We obtain the general forms of the axisymmetric stability criteria in a magnetized compressible Couette flow using an energy variational principle, the so--called interchange or Chandrasekhar's method, which we applied successfully in the incompressible case. This formulation accounts for the simultaneous presence of gravity, rotation, a toroidal magnetic field, a weak axial magnetic field, entropy gradients, and density gradients in the initial equilibrium state. The power of the method lies in its simplicity which allows us to derive extremely compact and physically clear expressions for the relevant stability criteria despite the inclusion of so many physical effects. Read More

One of the fundamental unanswered questions in the general theory of relativity is whether ``naked'' singularities, that is singular events which are visible from infinity, may form with positive probability in the process of gravitational collapse. The conjecture that the answer to this question is in the negative has been called ``cosmic censorship.'' The present paper, which is a continuation previous work, addresses this question in the context of the spherical gravitational collapse of a scalar field. Read More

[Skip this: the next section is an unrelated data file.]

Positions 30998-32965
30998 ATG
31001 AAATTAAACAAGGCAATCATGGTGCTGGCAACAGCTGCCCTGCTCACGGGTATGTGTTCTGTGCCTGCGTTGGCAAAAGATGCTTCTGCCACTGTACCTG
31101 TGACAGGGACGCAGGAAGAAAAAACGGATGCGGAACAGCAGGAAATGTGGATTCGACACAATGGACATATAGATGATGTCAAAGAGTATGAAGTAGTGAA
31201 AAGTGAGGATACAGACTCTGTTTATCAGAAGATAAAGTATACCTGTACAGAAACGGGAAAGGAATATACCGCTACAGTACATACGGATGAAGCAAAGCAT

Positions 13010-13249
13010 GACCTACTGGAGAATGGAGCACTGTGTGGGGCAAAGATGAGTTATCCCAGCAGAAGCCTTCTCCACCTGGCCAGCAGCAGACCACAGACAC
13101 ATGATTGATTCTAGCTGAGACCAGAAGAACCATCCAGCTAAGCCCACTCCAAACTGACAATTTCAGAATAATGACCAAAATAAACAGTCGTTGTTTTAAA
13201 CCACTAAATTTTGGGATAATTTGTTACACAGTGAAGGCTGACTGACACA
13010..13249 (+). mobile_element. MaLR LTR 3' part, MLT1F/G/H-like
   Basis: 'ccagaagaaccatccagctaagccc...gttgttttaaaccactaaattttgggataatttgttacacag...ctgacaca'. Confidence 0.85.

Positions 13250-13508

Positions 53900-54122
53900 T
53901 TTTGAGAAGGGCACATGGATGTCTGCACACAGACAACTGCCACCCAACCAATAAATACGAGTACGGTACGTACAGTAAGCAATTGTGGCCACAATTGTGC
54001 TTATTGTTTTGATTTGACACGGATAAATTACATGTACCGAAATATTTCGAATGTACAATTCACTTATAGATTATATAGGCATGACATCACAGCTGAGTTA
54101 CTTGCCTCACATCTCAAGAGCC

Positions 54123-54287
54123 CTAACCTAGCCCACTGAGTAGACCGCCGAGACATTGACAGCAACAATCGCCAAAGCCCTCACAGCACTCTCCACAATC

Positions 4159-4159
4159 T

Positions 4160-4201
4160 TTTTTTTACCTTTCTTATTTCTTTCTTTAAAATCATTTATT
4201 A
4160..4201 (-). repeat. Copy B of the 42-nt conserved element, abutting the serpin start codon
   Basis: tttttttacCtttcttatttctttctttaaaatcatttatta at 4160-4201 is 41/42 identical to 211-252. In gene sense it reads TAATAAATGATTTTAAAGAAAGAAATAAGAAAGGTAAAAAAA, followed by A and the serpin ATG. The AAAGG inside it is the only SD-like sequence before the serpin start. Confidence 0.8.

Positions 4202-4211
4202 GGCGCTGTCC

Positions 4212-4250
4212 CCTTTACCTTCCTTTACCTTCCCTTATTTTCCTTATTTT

We have searched the IRAS Point Source Catalog and HIRES maps for young stellar objects (YSOs) in the direction of five \HI high-velocity clouds (HVCs). In agreement with optical searches in the halo, no evidence was found for extensive star-forming activity inside the high-latitude HVCs. Specifically, we have found no signs of star formation or YSOs in the direction of the A IV cloud or in the very-high-velocity clouds HVC~110-7-465 and HVC~114-10-440. Read More

We use a free-energy minimization approach to describe the secular and dynamical instabilities as well as the bifurcations along equilibrium sequences of rotating, self-gravitating fluid systems. Our approach is fully nonlinear and stems from the Landau-Ginzburg theory of phase transitions. Here we examine higher than 2nd-harmonic disturbances applied to Maclaurin spheroids, the corresponding bifurcating sequences, and their relation to nonlinear fission processes. Read More